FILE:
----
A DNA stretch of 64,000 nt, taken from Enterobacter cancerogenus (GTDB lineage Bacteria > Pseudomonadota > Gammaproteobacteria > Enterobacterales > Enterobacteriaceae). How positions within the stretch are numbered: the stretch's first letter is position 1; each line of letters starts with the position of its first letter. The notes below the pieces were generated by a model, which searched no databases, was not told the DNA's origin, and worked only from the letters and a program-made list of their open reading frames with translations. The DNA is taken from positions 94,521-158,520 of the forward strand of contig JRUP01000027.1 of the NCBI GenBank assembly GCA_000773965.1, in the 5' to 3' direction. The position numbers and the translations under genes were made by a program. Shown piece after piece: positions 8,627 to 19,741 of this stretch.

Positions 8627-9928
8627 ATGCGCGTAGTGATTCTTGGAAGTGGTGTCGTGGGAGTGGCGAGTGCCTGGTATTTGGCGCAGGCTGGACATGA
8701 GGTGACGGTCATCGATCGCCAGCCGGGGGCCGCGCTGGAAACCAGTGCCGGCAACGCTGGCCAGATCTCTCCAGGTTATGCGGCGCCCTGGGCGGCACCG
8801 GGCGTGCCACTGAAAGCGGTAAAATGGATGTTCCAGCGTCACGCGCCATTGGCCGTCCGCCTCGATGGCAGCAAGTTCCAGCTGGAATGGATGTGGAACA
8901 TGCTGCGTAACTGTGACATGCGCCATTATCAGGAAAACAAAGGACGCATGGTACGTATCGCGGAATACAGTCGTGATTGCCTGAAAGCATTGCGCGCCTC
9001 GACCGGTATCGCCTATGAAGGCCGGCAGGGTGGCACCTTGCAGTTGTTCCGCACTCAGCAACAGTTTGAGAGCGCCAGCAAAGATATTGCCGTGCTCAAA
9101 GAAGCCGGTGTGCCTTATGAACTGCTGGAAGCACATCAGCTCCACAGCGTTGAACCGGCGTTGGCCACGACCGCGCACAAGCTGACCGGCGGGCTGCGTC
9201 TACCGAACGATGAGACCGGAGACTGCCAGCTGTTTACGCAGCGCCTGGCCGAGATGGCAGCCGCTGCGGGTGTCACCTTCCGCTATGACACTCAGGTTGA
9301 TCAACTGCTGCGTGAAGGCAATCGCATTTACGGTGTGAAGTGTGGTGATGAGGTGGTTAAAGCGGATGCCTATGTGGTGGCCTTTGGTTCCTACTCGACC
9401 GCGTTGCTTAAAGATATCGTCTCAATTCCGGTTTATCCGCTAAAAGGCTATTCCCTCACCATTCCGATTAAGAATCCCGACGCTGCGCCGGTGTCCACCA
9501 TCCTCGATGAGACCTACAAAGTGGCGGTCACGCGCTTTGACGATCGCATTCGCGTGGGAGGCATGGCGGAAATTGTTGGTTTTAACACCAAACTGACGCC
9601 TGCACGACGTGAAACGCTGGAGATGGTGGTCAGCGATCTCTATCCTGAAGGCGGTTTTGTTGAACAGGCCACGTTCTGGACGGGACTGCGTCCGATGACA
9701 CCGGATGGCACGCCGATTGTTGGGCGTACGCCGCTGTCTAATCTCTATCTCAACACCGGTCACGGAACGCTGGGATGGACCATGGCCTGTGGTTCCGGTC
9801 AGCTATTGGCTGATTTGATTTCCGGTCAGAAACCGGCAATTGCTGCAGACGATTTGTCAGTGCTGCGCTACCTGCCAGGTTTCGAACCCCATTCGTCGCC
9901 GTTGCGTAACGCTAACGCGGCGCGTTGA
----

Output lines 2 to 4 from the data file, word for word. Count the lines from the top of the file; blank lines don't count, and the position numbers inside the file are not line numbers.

Positions 8627-9928
8627 ATGCGCGTAGTGATTCTTGGAAGTGGTGTCGTGGGAGTGGCGAGTGCCTGGTATTTGGCGCAGGCTGGACATGA
8701 GGTGACGGTCATCGATCGCCAGCCGGGGGCCGCGCTGGAAACCAGTGCCGGCAACGCTGGCCAGATCTCTCCAGGTTATGCGGCGCCCTGGGCGGCACCG